CFI says no to DR NO opposition

European Union
In Danjaq LLC v Office for Harmonization in the Internal Market (OHIM) (Case T-435/05, June 30 2009), the Court of First Instance (CFI) has dismissed Danjaq LLC's opposition against the registration of the trademark DR NO.
In 2001 German company Mission Productions Gesellchaft für Film-, Fernseh-, und Veranstaltungsproduktion mbH sought to register the mark DR NO as a Community trademark for various goods, including recording discs in Class 9, vehicles in Class 12, luggage in Class 18, clothing in Class 25 and beer in Class 32 of the Nice Classification.

Dr No is the title of the first film in the James Bond series and the name of one of the main characters in the film. US company Danjaq, which manages the IP rights in the James Bond series, filed an opposition against the application, relying on its rights in the terms 'Dr No' and 'Dr NO', which it used in the course of trade to designate films, DVDs, videos, comic books, music recordings, books, posters and action figures for the purposes of Article 8(4) of the Community Trademark Regulation (207/2009). Danjaq claimed that there was a likelihood of confusion between Mission's mark and its well-known DR NO marks.
OHIM rejected the opposition, holding that Danjaq had failed to prove that:

  • the marks in question were well known; and
  • its unregistered DR NO marks had previously been used in the course of trade.
The Board of Appeal of OHIM dismissed Danjaq's appeal. Danjaq appealed to the CFI.
The court pointed out that the essential function of a trademark is to identify the commercial origin of goods or services. It noted that Danjaq's signs 'Dr No' and 'Dr NO' did not indicate the commercial origin of the films, but rather their artistic origin. The signs affixed to the covers of the video cassettes or to the DVDs helped to distinguish the film Dr No from other films of the James Bond series. The commercial origin of the film is indicated by other signs, such as '007' or 'James Bond'. Moreover, the CFI held that use of the signs for all other goods was merely descriptive, indicating to consumers that those goods related to the Dr No film or the character of Dr No. Therefore, the CFI concluded that the signs 'Dr No' and 'Dr NO':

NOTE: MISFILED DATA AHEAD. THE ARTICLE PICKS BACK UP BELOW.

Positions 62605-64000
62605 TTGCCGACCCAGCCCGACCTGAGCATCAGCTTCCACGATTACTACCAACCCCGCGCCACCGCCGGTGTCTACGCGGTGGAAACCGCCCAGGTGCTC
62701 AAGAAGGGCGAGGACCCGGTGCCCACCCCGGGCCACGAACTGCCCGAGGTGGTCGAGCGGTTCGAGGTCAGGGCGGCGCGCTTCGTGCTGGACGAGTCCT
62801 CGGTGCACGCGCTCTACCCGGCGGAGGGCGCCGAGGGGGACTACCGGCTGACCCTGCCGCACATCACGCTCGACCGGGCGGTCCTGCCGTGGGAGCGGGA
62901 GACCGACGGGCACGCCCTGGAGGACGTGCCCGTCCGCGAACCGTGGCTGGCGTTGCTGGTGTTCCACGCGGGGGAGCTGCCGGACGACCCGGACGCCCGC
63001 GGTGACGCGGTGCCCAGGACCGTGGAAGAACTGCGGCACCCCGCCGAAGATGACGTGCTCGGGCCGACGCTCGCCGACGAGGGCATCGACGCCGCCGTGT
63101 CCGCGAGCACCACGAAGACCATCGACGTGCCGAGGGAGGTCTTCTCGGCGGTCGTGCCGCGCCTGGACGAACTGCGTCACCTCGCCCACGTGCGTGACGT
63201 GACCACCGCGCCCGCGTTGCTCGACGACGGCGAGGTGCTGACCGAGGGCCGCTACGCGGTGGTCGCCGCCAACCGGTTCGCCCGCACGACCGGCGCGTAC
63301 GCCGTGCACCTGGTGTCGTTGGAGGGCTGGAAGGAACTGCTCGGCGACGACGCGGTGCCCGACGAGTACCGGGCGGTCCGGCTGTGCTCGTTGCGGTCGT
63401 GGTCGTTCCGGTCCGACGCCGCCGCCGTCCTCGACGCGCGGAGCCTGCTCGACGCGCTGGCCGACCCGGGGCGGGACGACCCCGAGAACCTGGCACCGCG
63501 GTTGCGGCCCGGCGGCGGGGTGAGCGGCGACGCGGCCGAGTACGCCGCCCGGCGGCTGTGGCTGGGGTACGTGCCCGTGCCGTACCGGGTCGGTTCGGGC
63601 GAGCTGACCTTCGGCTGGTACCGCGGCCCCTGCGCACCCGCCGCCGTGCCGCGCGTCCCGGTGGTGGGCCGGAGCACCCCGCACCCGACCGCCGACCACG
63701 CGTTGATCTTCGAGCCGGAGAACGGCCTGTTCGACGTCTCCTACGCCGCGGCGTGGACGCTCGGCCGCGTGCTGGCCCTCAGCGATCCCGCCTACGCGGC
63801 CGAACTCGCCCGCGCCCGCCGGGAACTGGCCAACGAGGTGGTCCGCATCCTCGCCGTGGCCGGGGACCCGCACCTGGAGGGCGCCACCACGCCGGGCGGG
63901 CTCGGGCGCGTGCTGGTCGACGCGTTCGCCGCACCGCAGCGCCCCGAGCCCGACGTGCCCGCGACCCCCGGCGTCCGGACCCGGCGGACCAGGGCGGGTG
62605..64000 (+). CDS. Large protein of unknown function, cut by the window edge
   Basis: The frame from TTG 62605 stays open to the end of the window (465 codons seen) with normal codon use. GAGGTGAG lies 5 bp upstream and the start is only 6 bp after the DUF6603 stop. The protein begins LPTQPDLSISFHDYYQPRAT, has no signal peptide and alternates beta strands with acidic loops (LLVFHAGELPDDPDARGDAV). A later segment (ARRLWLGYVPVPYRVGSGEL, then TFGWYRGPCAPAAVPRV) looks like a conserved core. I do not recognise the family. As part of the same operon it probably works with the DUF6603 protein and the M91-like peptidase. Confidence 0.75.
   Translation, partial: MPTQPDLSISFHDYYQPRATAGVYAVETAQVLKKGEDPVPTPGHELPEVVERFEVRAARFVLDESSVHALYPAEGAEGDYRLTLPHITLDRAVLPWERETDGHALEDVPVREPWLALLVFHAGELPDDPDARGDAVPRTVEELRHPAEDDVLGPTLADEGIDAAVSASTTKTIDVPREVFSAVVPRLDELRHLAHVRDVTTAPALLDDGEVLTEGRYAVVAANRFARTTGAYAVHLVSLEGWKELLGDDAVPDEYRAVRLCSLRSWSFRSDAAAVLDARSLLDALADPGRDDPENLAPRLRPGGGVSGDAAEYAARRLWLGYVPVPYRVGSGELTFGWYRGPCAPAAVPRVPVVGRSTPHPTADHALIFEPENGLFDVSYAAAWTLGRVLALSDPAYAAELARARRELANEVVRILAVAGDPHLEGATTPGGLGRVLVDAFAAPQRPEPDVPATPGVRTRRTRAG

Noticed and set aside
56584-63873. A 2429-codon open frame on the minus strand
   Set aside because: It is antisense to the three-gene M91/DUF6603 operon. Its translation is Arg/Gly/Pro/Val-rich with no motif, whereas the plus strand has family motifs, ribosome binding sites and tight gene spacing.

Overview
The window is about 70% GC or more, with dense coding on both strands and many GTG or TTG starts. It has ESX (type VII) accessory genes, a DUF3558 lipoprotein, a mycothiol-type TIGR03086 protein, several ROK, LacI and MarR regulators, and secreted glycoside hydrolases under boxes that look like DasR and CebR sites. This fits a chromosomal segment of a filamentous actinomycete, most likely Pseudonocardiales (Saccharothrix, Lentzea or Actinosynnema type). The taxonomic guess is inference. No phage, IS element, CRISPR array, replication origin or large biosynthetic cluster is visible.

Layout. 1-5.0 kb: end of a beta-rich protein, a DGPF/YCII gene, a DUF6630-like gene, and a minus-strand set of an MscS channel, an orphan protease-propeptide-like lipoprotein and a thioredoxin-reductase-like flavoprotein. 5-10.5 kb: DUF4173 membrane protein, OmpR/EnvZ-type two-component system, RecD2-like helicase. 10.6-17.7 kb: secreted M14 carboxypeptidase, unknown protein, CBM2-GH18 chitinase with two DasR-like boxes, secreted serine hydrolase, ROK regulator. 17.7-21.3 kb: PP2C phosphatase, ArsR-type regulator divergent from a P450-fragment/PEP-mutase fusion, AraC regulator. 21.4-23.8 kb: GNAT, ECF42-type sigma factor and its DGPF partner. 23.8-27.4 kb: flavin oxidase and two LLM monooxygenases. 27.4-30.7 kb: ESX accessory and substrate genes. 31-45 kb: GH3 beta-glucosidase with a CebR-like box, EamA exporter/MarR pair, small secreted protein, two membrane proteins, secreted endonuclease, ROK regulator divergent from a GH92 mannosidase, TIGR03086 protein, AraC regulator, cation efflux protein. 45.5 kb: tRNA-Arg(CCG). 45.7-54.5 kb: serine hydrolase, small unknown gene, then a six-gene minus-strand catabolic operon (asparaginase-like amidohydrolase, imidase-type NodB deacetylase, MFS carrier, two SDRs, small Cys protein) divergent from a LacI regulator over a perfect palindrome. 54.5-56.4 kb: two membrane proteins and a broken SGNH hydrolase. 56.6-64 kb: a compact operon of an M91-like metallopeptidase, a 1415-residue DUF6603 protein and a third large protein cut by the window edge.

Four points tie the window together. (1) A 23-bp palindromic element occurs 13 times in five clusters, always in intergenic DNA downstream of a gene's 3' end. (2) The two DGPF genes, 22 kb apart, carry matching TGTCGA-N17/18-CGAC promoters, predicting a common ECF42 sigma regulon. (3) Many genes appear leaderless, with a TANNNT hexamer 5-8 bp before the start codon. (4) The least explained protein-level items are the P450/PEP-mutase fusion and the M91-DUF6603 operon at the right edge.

• were not used as trademarks; and
  • did not enjoy protection under Articles 8(2)(c) or 8(4) of Regulation 207/2009 (protection of well-known and unregistered trademarks).
However, the CFI conceded that titles of artistic works are protected by certain national laws against use of a similar mark. In those cases, the titles of artistic works may be regarded as "another sign used in the course of trade" for the purposes of Article 8(4) of Regulation 207/2009. The German Trademark Act and the Swedish Trademarks Regulation afford such protection against a similar trademark which gives rise to a likelihood of confusion with the titles in question, provided that such titles have distinctive character and are used in the course of trade. However, as Danjaq failed to demonstrate use of the terms 'Dr No' and 'Dr NO' in Germany and Sweden, the court did not have to determine whether the title Dr No fulfils the remaining conditions to enjoy the protection afforded to those signs by national laws.
Friederike Bahr, Beiten Burkhardt, Munich

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